The theme for this year’s World AIDS Day is “Equalize”.
This theme was chosen to highlight the critical importance of addressing the inequalities that hold back progress in ending AIDS. Over the years we’ve welcomed advances in medical science and technology that have prolonged and enhanced the lives of people living with HIV. However, only a select few benefit from these advancements.
Inequalities persist for the most basic services like testing and treatment, and even more so for new technologies. People living with HIV, in all their diversity, continue to be othered and affected by inequalities such as racism, homophobia, sexism and criminalisation.
Gender inequality in the HIV response increases both vulnerabilities to HIV and intensifies its impact. Young women and adolescent girls aged 15-24 make up 61% of all young people aged 15-24 living with HIV, and AIDS-related illnesses remain the leading cause of death among women aged 15–49 years in Sub-Saharan Africa . Yet many global health strategies fail to address the gender-specific aspects of HIV and AIDS, in particular how it impacts marginalised women and what needs to be done to support them.
Other key groups—including gay men and other men who have sex with men, transgender people, people who use drugs, sex workers, and prisoners— face major barriers to accessing healthcare including criminalisation, discrimination and stigma. The People Living with HIV Stigma Index found that from 50 countries, roughly one in eight people living with HIV are denied health services because of stigma and discrimination.
Global health inequalities must be addressed urgently
Inequality affects global health. Recently, this has been most evident in the unequal distribution of Covid-19 vaccinations, which was impacted by both macro (a country’s economic status, infrastructure or health system) and micro determinants of inequality (household income, employment, residency in deprived areas, race etc.).
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Inequalities must be addressed at every level of global health governance and architecture as a matter of urgency. This means proposing and implementing new solutions for creating more equity across health and human development for all people.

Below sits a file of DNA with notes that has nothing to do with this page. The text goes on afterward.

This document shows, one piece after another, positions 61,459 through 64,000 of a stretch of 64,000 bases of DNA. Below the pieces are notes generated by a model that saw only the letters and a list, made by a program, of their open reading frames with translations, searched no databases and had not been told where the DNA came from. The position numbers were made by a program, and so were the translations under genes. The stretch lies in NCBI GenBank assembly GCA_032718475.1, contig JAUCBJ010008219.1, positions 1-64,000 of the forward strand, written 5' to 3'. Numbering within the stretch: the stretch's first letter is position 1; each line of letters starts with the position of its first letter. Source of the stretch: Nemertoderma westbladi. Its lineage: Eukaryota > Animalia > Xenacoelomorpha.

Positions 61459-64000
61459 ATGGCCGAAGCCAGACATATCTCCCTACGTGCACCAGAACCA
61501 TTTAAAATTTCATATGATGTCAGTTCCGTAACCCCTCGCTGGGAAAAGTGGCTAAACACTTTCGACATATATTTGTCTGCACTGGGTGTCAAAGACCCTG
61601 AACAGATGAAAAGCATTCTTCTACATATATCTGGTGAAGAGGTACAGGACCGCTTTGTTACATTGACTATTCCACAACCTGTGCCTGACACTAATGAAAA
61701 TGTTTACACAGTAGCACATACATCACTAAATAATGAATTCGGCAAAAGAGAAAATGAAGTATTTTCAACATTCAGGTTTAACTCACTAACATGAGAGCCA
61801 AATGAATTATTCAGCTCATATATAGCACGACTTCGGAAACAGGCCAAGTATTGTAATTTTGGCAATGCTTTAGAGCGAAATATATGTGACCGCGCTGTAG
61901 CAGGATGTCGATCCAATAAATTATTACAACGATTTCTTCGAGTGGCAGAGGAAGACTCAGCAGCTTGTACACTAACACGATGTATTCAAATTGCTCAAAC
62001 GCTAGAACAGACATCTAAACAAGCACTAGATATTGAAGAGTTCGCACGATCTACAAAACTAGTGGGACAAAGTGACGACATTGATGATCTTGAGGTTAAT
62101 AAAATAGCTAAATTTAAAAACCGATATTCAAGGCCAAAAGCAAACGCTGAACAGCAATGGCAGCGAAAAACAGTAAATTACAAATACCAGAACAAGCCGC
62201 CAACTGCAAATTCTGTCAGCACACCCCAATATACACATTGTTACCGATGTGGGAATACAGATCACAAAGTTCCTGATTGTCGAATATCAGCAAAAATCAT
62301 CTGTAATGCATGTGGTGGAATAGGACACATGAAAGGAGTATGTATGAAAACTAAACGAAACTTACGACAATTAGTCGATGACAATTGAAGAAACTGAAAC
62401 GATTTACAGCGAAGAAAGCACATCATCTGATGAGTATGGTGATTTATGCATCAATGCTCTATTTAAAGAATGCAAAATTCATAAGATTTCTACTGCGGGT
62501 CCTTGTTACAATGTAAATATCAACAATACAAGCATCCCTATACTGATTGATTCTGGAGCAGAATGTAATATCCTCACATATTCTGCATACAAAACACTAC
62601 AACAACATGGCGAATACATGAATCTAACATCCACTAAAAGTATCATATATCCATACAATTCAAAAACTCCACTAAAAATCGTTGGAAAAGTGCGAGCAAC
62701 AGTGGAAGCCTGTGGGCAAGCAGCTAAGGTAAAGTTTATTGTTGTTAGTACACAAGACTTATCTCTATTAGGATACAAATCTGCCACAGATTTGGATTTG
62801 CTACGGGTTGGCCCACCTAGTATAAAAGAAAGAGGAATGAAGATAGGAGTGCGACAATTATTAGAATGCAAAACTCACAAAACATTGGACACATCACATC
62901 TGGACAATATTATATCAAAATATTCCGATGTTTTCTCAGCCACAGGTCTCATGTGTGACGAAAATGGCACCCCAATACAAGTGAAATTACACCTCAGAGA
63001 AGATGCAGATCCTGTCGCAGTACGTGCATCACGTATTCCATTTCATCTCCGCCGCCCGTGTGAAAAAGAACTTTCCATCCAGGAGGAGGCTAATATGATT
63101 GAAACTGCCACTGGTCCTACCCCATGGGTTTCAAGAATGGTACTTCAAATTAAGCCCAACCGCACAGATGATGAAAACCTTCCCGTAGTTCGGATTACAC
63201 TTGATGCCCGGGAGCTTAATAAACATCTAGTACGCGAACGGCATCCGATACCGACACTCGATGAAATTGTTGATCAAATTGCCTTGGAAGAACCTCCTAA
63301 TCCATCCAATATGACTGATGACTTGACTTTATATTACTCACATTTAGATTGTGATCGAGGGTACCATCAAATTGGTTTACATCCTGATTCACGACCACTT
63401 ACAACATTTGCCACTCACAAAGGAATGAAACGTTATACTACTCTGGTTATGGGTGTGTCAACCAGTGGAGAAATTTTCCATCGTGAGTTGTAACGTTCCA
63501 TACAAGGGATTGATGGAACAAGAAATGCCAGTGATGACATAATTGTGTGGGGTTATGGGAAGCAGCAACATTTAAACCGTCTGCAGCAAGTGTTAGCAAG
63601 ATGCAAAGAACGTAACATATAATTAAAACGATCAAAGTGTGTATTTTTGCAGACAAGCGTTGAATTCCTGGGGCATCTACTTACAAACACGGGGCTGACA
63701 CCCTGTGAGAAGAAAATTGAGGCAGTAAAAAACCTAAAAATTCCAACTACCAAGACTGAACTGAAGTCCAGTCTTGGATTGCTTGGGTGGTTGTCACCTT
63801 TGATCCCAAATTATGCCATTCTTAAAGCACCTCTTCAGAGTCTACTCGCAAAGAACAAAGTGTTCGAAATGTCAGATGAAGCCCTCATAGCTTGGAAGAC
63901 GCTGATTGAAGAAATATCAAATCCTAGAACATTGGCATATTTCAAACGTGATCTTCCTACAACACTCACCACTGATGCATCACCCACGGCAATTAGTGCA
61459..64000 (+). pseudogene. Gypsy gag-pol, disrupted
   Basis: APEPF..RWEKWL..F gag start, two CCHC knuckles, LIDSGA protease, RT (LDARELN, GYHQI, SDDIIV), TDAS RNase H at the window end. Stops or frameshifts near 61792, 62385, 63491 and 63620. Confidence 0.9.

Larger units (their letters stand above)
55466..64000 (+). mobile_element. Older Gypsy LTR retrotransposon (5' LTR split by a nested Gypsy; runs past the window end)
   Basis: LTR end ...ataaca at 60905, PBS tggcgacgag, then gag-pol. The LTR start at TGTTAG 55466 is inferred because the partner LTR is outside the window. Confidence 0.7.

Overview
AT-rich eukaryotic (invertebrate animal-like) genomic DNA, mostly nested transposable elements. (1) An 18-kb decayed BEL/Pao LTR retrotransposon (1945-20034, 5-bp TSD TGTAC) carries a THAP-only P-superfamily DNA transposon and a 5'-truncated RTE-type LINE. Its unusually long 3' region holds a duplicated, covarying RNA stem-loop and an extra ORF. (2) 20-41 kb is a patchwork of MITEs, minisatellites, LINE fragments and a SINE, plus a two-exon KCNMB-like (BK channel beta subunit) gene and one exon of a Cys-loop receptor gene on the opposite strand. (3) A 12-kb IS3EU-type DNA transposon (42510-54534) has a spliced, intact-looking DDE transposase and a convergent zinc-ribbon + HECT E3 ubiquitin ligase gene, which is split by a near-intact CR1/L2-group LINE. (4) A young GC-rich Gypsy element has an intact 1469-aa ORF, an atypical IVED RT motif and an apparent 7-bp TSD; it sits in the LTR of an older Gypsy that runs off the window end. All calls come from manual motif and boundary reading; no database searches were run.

Is Global Public Investment the solution?
One solution that is gaining attention and support is the concept of Global Public Investment (GPI). GPI is a new paradigm of international public finance whereby governments cooperate to secure international public policy outcomes via collective contributions of percentage of GNI per capita. The mechanism to pay for agreed global public policy outcomes, such as achieving universal health coverage, would not be a singular fund. Instead this investment would be channelled through existing funding infrastructure overseen at the regional level. This would ensure that regional differences are considered in eligibility and allocation of funding.
GPI is a concrete system for meeting global ambitions through long-term, reliable investment in goods, capital and infrastructure:
- Global: A global system with all countries contributing, all benefiting, and all having a say in decision making
- Public: A system that is built with public money, to respond to the public will, to be directed at public goods and to be held accountable by the public
- Investment: A system of mutual investment and mutual social and economic return
GPI is aims to allow countries to achieve relatively high living standards and improve the quality of life of the global population. The three principles of GPI, all benefit, all contribute, all decide, has the potential to create equitable global development, putting all countries on the same level when brought to the same table.
STOPAIDS and GPI
At STOPAIDS, we have established GPI as a core part of our organisational strategy and are founding members of the GPI network, We believe GPI provides a system that connects and addresses social justice and global health. This is because the central ambition of GPI is reducing inequality within and between countries and regions.
GPI looks at global challenges through the lens of inequality. It provides an understanding of where the real needs are, and what investments should be made. GPI creates a system where social policy efforts of countries that look after people and communities are encouraged, required and rewarded without punishment by global markets.
GPI is key to ending inequalities in the HIV response
The constitution of the World Health Organisation states that “the enjoyment of the highest attainable standard of health is one of the fundamental rights of every human being without distinction of race, religion, political belief, economic or social condition”. Four decades into the HIV response, we are yet to see an equal standard of health provision for people living with HIV around the world.
The only way we can hope to end AIDS and attain the highest standard of health for all people living with and affected by HIV is to find a cure for inequality and ensure global social justice. GPI is the key to ending the inequalities in the HIV response and tackling the social and structural determinants of inadequate public health protection on a global level. This is because GPI positions global social justice as the ultimate global public good.